Snippets

Snippets of environmental news content from EarthFix and other trusted places. Curated by Toni Tabora-Roberts.
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Posts tagged "organic"

A bunch of folks at the recent TedX event at Concordia University shared their stories of change with EarthFix and OPB. Here are a few who shared some of their work making environmental change.

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A student science fair project goes legit! She found out fruit flies are healthier when they eat organic.

When Ria Chhabra, a middle school student near Dallas, heard her parents arguing about the value of organic foods, she was inspired to create a science fair project to try to resolve the debate.
Three years later, Ria’s exploration of fruit flies and organic foods has not only raised some provocative questions about the health benefits of organic eating, it has also earned the 16-year-old top honors in a national science competition, publication in a respected scientific journal and university laboratory privileges normally reserved for graduate students.


The research, titled “Organically Grown Food Provides Health Benefits to Drosophila melanogaster,” tracked the effects of organic and conventional diets on the health of fruit flies. By nearly every measure, including fertility, stress resistance and longevity, flies that fed on organic bananas and potatoes fared better than those who dined on conventionally raised produce.

A student science fair project goes legit! She found out fruit flies are healthier when they eat organic.

When Ria Chhabra, a middle school student near Dallas, heard her parents arguing about the value of organic foods, she was inspired to create a science fair project to try to resolve the debate.

Three years later, Ria’s exploration of fruit flies and organic foods has not only raised some provocative questions about the health benefits of organic eating, it has also earned the 16-year-old top honors in a national science competition, publication in a respected scientific journal and university laboratory privileges normally reserved for graduate students.


The research, titled “Organically Grown Food Provides Health Benefits to Drosophila melanogaster,” tracked the effects of organic and conventional diets on the health of fruit flies. By nearly every measure, including fertility, stress resistance and longevity, flies that fed on organic bananas and potatoes fared better than those who dined on conventionally raised produce.

Whole Foods is doing the right thing for consumers by giving them more information about what is in their food. We urge other business leaders to work with us to give every American the same right as consumers in 62 other countries. More than 90% of Americans want the right to know whether their food contains genetically engineered ingredients so that they can make the best choices for their families.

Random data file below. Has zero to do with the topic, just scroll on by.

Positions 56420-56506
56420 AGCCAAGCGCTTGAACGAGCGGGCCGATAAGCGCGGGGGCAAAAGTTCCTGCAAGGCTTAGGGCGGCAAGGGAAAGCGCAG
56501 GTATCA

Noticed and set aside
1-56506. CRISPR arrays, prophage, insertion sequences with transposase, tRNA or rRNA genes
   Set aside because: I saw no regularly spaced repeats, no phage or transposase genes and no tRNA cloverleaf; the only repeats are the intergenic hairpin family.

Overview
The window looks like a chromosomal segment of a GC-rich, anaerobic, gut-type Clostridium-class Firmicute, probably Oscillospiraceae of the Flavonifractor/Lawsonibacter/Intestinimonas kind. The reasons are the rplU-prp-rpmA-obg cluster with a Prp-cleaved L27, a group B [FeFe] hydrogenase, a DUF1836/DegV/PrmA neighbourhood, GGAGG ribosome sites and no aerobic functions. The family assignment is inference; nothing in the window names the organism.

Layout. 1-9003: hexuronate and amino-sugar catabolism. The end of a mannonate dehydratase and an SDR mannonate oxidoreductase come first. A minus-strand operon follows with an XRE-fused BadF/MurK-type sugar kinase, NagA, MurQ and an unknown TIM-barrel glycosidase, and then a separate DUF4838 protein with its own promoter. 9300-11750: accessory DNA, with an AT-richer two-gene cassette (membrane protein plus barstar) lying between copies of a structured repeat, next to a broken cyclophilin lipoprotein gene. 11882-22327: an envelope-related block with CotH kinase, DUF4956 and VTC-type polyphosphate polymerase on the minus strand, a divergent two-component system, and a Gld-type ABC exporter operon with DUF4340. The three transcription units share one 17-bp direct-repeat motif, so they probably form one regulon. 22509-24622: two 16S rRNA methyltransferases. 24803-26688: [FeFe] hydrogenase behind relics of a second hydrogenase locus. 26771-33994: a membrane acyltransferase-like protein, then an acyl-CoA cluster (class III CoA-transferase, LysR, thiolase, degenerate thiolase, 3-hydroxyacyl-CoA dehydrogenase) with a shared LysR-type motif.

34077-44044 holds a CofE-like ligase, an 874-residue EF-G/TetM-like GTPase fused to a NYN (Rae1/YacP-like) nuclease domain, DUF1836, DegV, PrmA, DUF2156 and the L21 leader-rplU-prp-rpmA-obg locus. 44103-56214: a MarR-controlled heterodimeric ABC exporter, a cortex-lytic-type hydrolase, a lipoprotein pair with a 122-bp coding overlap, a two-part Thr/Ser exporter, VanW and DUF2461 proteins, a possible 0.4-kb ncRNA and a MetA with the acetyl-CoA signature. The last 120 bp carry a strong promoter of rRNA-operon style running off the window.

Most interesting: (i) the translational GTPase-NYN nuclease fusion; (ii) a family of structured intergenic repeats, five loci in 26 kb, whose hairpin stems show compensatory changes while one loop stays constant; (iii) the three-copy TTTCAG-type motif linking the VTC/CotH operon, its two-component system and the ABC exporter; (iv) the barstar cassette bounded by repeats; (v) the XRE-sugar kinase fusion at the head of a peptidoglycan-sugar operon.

Gary Hirshberg, chairman of Stonyfield Farm and board chair of Organic Voices on Whole Foods announcement that they will start labeling GMO foods.

The above is from The New York Times. Here’s Denver Post’s take on the battle over energy leases.

If you look at the situation without prejudice, much of the debate, both in terms of anti-biotech and organic, is simply based on the naturalistic fallacy – the belief that natural is good, and artificial is bad. This is a fallacy because there are plenty of entirely natural poisons and ways to die, as the relatives of those who died from E.-coli poisoning would tell you.
Environmentalist, formerly of EarthFirst, Mark Lynas changes his position on GMOs and other sciency stuff. Via The New Yorker.

On the Sierra Club’s blog, Ask Mr. Green he tackles a reader’s question about local vs. organic. He notes the advantage of being able to talk directly to local farmers, but leans towards organics as a better overall choice. Would love to hear other thoughts. This on the heels of recent debate about whether or not organics are healthier.

I’ve said it before and I’ll say it again: there is nothing safe about the chemicals used in organic agriculture. Period. This shouldn’t be that shocking – after all, a pesticide is a pesticide.
Christie Wilcox writes a thought-provoking blog post in Scientific American about the safety and health of organics vs. non-organic food.
Unlike the back-to-the-landers of the 1970s, my generation wants the organic, natural pleasures of rural life without sacrificing the culture and convenience of urban life. In other words, we may hawk our garden produce at a farmer’s market but we are not about to give up good coffee or The New York Times…. Unlike the ’70s crowd, we have no intention of ‘dropping out.
Kristy Athens, author of Get Your Pitchfork On! The Real Dirt On Country Living, speaking to OPB.